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Major HIV antitrust suit kicks off in California federal court

At the core of the suit is whether Gilead Sciences gave Israeli generics company Teva a leg up on its competition in exchange for payment.

SAN FRANCISCO (CN) — Jurors on Tuesday heard opening arguments in a class-action suit centered on an alleged plot to inflate prices and reduce competition for drugs used to treat HIV.

The court on Tuesday centered on arguments from drug companies involved in that alleged plot — though the trial resumes Wednesday and is expected to continue until the end of June. U.S. District Judge Edward Chen, an Obama appointee, is overseeing the case.

In a lawsuit first filed in 2019 in a federal court in California, a group of customers accused pharmaceutical giant Gilead Sciences of a "long-running scheme" to "restrain competition" for these drugs, part of the "antiretroviral therapy" treatment regimen used to treat HIV. Among those customers were health funds and workers' unions that bought drugs for their members.

The suit accuses Gilead of anticompetitive and anti-consumer practices, including charging "exorbitant" prices for critical HIV drugs and limiting the ability of generics to come to the market. As a result, the lawsuit argues, Gilead was able to maintain "a monopoly in the market for drugs that comprise the modern HIV treatment regimen."

At the crux of the suit is whether or not Gilead Sciences brokered a deal with Teva, a Israeli generic pharmaceuticals manufacturer, to slow the entry of generic drugs to the market. Gilead, based in Foster City, California, had more than $28 billion in revenue in 2022. Teva took in more than $16 billion in 2021.

Teva, the lawsuit claims, had been "challenging the validity of Gilead’s vulnerable patents," including those on HIV drugs. Rather than fighting those suits, Gilead instead allegedly entered an "anticompetitive" settlement with the company, "in exchange for which Teva [allegedly] agreed to delay marketing its generic products." Gilead also allegedly profited from this deal.

In addition, plaintiffs in the case argue, the delay gave Gilead time to move the bulk of its customers away from "TDF-based" drugs that would soon see generic versions. Drugs based on TDF, or tenofovir disoproxil, slow the progression of HIV and are also used to treat hepatitis B. Gilead first started marketing such drugs in 2001.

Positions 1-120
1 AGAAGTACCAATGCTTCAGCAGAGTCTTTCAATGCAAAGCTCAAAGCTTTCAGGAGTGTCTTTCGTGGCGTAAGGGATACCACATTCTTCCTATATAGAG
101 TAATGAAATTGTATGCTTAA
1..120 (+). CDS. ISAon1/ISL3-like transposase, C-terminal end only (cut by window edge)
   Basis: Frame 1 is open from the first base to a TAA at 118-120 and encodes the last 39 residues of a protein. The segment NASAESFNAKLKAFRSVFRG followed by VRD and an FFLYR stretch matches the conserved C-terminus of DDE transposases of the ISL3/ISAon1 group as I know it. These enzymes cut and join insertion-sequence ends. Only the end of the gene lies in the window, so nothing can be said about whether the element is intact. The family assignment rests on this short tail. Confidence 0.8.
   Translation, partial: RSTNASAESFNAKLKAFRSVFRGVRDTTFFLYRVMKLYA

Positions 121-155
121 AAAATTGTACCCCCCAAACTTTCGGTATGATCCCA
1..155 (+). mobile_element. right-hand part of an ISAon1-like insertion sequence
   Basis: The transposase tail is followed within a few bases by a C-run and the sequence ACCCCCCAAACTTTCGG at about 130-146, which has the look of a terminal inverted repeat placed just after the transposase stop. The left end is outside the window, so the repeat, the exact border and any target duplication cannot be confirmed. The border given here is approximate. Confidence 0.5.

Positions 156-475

By the time TDF generics finally hit the market in 2017, Gilead "had switched more than 60% of its HIV product sales" to other drugs that did not have generic versions, the lawsuit argues. Meanwhile, the case alleges that "unlawful agreements," including with other pharmaceutical companies like Janssen, also limited competition on these "reformulated" drugs.

“Collectively, the unlawful agreements between Gilead and each of its coconspirators effectively foreclosed competition" on these critical drugs, plaintiffs argued in their complaint. As one example, they pointed to NRTIs — one class of antiretroviral therapy drugs — and argued that in 2018, more than 75% of all sales of these drugs were covered by agreements involving Gilead and other companies.

During opening arguments on Tuesday, drug manufacturers involved in the suit pushed back on core elements on the plaintiffs' case — arguing that deals Gilead struck with other companies, including Teva, were "pro-competitive, not anticompetitive."

Arguing for Gilead, attorney Bart Williams told jurors that by the end of the trial, they would see that there had been no payments to Gilead, no exclusivity for Teva, and no delay.

Williams also pushed back on claim that some of Gilead's HIV-drug patents were not valid, instead arguing that Gilead had effectively let Teva sell its generic drugs "early."

“If a generic company enters the market before the brand’s patents expire, that is early entry,” Williams said — "not delayed entry.”

Representing Teva, attorney Chris Holding took a similar tack. If exclusivity was indeed part of the deal between Teva and Gilead, corporate officials at Teva did not know, he said.

Teva knew that Gilead’s patents would likely block generic competition, Holding said, and the company did not trade its entry date for a payment to Gilead. He argued "there’s no pay for delay here" — though with this massive and complex lawsuit just beginning, plaintiffs may still have plenty of time to convince jurors otherwise.

Categories / Business, Consumers, Health, National, Trials

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